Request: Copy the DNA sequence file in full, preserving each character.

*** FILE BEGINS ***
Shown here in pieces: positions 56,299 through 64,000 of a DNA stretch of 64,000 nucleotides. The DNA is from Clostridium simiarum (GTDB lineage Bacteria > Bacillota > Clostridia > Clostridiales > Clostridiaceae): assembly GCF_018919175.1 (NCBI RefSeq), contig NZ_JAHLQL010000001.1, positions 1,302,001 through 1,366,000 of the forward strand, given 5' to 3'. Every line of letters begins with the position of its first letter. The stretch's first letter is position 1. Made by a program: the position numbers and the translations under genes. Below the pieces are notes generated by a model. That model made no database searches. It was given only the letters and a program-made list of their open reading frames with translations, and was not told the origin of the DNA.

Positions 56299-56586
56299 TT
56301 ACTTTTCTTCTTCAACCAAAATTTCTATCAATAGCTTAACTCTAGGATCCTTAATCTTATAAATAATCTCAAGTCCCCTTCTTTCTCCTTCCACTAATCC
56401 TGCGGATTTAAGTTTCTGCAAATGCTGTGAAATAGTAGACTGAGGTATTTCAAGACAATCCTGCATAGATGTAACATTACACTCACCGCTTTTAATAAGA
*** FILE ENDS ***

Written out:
Shown here in pieces: positions 56,299 through 64,000 of a DNA stretch of 64,000 nucleotides. The DNA is from Clostridium simiarum (GTDB lineage Bacteria > Bacillota > Clostridia > Clostridiales > Clostridiaceae): assembly GCF_018919175.1 (NCBI RefSeq), contig NZ_JAHLQL010000001.1, positions 1,302,001 through 1,366,000 of the forward strand, given 5' to 3'. Every line of letters begins with the position of its first letter. The stretch's first letter is position 1. Made by a program: the position numbers and the translations under genes. Below the pieces are notes generated by a model. That model made no database searches. It was given only the letters and a program-made list of their open reading frames with translations, and was not told the origin of the DNA.

Positions 56299-56586
56299 TT
56301 ACTTTTCTTCTTCAACCAAAATTTCTATCAATAGCTTAACTCTAGGATCCTTAATCTTATAAATAATCTCAAGTCCCCTTCTTTCTCCTTCCACTAATCC
56401 TGCGGATTTAAGTTTCTGCAAATGCTGTGAAATAGTAGACTGAGGTATTTCAAGACAATCCTGCATAGATGTAACATTACACTCACCGCTTTTAATAAGA